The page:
Norwegian does fly from several other destinations on the West Coast, and Norwegian has moved Todd to a direct flight from Los Angeles to London. While he at least now has a way to get across the Atlantic, the problem is that Los Angeles is almost 1,000 miles from Seattle, and Norwegian has told Todd to make his own way from Seattle to Los Angeles, each way.
I don’t know Todd’s exact travel dates but picking some dates over the New Years period, this could add substantial additional costs to his trip.
Again, Norwegian does not partner with any of these airlines either, so cannot easily move Todd onto connecting flight to get him to and from Los Angeles.
Todd has already asked Norwegian to cover the cost of the additional Seattle to Los Angeles return flights given clause 11.2.3(c) of their own Contract of Carriage says they will do so, to which their response is:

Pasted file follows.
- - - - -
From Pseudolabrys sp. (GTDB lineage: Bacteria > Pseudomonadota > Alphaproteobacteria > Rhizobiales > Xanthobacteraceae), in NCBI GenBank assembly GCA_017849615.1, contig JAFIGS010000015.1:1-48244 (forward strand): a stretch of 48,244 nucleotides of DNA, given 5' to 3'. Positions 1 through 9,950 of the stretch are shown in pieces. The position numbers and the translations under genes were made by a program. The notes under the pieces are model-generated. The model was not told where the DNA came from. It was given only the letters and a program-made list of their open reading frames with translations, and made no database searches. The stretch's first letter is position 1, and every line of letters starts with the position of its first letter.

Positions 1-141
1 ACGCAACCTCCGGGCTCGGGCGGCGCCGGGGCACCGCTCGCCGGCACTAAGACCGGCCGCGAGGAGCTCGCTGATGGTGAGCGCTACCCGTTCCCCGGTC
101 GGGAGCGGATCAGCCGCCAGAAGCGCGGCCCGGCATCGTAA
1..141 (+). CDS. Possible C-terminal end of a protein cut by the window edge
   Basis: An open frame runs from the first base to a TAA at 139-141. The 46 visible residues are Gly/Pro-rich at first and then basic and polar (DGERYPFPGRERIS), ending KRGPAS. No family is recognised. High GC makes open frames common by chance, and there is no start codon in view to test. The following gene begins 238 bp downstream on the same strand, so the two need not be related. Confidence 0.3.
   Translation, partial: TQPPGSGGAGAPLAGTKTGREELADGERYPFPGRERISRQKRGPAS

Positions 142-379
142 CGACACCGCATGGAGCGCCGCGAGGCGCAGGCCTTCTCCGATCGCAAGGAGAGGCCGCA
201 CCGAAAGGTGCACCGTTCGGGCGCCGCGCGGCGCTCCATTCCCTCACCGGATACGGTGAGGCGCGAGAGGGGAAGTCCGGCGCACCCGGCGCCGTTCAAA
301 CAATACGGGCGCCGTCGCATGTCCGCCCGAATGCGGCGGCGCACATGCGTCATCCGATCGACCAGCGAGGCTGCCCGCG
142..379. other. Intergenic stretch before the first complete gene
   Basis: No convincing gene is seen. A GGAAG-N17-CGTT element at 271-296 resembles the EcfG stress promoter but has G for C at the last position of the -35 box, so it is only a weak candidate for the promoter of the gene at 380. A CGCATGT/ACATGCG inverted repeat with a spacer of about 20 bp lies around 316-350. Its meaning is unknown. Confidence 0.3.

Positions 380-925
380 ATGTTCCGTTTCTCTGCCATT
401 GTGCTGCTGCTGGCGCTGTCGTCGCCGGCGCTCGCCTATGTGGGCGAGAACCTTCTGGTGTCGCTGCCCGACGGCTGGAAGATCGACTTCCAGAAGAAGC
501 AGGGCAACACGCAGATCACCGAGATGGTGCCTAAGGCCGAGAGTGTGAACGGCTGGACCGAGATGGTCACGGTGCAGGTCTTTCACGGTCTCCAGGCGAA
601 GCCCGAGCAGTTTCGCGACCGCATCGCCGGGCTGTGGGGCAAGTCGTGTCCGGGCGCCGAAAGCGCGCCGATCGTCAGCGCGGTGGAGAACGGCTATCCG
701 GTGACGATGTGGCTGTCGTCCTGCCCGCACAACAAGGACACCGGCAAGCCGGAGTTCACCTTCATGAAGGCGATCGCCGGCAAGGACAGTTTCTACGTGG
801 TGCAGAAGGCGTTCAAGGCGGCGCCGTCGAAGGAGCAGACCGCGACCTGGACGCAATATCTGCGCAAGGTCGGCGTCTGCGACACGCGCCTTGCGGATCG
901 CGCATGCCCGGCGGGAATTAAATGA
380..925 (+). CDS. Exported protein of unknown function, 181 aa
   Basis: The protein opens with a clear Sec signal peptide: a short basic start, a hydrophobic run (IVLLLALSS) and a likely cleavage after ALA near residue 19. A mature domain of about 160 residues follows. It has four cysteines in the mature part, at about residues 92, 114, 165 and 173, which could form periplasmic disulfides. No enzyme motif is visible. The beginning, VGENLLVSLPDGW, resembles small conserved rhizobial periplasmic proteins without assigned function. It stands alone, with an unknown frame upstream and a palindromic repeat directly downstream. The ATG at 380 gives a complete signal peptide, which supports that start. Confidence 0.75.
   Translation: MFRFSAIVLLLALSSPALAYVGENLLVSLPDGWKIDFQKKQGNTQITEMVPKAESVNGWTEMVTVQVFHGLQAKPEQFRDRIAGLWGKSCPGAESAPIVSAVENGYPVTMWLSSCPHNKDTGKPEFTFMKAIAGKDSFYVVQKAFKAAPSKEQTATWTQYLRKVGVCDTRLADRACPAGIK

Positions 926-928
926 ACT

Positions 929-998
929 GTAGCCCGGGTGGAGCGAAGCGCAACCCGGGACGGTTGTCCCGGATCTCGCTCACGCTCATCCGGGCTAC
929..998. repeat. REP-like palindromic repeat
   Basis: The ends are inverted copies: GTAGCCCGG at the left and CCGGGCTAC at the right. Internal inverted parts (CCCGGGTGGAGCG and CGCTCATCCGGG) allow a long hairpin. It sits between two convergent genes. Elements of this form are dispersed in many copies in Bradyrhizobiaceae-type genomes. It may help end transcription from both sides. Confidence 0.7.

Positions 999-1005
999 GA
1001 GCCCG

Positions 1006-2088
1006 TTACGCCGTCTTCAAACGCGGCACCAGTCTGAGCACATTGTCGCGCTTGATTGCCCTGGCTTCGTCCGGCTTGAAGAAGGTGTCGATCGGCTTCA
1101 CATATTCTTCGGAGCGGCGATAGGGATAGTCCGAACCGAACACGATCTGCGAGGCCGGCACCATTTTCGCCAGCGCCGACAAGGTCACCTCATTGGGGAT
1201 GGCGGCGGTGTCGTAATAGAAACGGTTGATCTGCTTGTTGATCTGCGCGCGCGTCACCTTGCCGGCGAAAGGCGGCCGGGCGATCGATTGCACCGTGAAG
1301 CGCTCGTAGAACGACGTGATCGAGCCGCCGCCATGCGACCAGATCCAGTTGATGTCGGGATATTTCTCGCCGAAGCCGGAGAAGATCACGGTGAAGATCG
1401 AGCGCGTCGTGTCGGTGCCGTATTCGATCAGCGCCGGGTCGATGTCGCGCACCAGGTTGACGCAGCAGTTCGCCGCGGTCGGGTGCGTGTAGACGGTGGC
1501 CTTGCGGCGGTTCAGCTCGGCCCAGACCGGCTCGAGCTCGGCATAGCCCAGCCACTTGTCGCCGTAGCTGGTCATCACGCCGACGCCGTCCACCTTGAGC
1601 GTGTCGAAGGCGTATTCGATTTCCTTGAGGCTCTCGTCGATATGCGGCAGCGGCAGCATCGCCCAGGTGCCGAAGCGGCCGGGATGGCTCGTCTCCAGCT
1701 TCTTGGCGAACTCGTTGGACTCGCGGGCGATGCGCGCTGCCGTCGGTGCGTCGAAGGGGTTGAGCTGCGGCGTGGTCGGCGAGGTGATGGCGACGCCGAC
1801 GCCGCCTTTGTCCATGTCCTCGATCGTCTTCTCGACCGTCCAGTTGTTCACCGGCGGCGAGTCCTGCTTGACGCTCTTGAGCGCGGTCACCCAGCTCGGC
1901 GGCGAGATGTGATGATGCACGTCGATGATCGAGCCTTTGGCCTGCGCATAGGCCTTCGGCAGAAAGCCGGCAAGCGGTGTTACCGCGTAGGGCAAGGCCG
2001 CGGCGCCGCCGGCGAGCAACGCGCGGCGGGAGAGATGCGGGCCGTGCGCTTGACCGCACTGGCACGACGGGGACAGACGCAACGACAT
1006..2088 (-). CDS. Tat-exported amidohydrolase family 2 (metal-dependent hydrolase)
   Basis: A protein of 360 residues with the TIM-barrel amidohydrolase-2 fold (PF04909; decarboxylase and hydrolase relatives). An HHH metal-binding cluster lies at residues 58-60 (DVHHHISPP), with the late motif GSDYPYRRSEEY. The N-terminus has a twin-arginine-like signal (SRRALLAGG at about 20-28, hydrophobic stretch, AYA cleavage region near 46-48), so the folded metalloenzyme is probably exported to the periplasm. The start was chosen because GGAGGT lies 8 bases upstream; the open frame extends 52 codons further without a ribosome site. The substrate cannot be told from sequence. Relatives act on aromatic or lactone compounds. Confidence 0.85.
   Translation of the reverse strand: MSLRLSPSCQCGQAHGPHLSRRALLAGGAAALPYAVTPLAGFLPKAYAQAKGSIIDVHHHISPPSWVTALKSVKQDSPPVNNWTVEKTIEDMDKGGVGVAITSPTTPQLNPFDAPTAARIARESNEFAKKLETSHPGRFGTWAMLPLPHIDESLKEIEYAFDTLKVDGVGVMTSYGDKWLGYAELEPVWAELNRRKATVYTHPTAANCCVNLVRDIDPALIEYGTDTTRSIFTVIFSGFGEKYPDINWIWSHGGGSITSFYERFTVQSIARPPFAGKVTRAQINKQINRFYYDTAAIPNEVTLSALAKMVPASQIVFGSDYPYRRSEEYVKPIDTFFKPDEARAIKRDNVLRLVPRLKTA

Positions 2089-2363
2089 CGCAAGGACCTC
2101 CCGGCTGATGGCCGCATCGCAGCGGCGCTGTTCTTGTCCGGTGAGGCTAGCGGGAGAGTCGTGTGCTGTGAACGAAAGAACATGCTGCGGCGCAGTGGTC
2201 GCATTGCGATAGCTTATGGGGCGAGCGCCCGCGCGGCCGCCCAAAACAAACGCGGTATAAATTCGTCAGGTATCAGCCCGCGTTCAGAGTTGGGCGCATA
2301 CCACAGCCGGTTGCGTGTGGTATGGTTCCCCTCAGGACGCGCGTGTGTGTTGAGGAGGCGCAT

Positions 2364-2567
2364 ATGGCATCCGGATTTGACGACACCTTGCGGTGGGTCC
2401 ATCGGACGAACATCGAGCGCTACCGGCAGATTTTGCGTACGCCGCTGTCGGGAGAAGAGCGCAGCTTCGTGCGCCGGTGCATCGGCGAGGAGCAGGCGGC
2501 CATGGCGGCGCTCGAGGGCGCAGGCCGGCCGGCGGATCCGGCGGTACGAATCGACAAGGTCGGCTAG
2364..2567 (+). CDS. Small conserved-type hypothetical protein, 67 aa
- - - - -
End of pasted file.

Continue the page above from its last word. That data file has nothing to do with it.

They’re taking a very hard line — because the schedule change is so far in advance, they will only change the dates, allow us to travel to/from LAX (instead of SEA), or refund the ticket. Absolutely no chance of getting us to/from LAX or putting us on another carrier out of Seattle. And when I asked to speak to a supervisor, she insisted “our supervisors do not talk to customers”.
This contradicts clause 11.2.3(c) of their Contract of Carriage, which says that where Norwegian chooses to reroute their passengers, they will (at Norwegian’s expense), ensure they get to their destination. This clearly covers the final LAX-SEA flight on the return because Norwegian has re-routed him to LAX but has not offered to carry him to his final destination (at their expense).